Health minister wants 'balanced' but 'aggressive' approach to vaping regulations
New Brunswick Lung Association official calls the number of young people vaping an 'epidemic'
Federal Health Minister Ginette Petitpas Taylor said her department wants to take a balanced and aggressive approach to regulating the advertisement of vaping products.
The minister said in an interview with Information Morning Fredericton she proposed new measures Tuesday to curb youth vaping.
The proposals would tighten regulations introduced in 2018 and include mandatory health warnings on vaping products, restricted advertising and the second phase of a public education and awareness campaign.
Advertising restrictions would include a ban on retail advertising in spaces where youth are allowed and a ban on billboards and other outdoor ads.
"We certainly want to make sure that we aggressively deal with this situation, because we certainly don't want to see an uptick when it comes to youth vaping," Petitpas Taylor said.
Youth vaping is an 'epidemic'
Barbara Walls, the director of health promotion for the New Brunswick Lung Association, applauded the federal government for their renewed efforts to stop vaping in youth.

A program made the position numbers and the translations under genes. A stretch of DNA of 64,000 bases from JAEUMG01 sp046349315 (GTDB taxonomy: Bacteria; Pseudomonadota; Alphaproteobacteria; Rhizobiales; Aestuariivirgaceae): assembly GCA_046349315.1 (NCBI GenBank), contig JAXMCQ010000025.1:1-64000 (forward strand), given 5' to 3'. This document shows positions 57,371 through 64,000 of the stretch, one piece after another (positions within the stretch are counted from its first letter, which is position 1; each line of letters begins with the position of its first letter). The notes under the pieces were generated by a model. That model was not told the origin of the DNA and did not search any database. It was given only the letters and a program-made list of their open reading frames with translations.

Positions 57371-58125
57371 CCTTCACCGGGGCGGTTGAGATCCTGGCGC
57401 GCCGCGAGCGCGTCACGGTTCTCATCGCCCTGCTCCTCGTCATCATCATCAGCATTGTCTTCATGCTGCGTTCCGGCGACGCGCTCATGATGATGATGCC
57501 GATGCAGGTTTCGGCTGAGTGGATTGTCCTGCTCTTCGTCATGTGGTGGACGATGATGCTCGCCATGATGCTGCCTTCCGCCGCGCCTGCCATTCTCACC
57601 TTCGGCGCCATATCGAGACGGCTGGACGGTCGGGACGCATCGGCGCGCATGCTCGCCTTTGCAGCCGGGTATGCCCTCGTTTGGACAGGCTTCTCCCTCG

She said the advent of vaping has set the anti-smoking campaign back 30 years. She said the number of youth vaping is an "epidemic."
Walls said the number of young people vaping in the United States has increased 75 per cent. She said she believes the Canadian picture would be similar.
"Teenagers are teenagers no matter where they live," said Walls
"Unfortunately in the quest to find one's path of personality and be popular we're willing as a teenager to try risky behaviour."
Risks and benefits
The 2016-17 Canadian Student Tobacco, Alcohol and Drugs Survey showed 10 per cent of students in grades 7 to 12 (secondary I to V in Quebec) reported having used an e-cigarette in the past 30 days. This represented an increase from six per cent in 2014-15.
Petitpas Taylor acknowledged some people use vaping in order to quit smoking.
A new study released this year by the New England Journal of Medicine suggested that e-cigarettes are more effective than nicotine gum or patches to help people quit smoking.
"We certainly appreciate that, but also we want to make sure that we're in no way encouraging our younger population to pick up a habit such as vaping," the federal health minister said.
Petitpas Taylor said Health Canada's upcoming consultation period is interested in hearing about the role of flavours, nicotine concentration and product design, especially how they may appeal to children or youth.
"You wouldn't want to call a vaping flavour 'strawberry cheesecake' for example, because that would sound appealing to children," the federal health minister said.
"What we have to keep in mind here is that these tools can also help many Canadians stop smoking as well, so we have to have a balanced approach."
The department will be launching more proposed changes in March.
With files from Information Morning Fredericton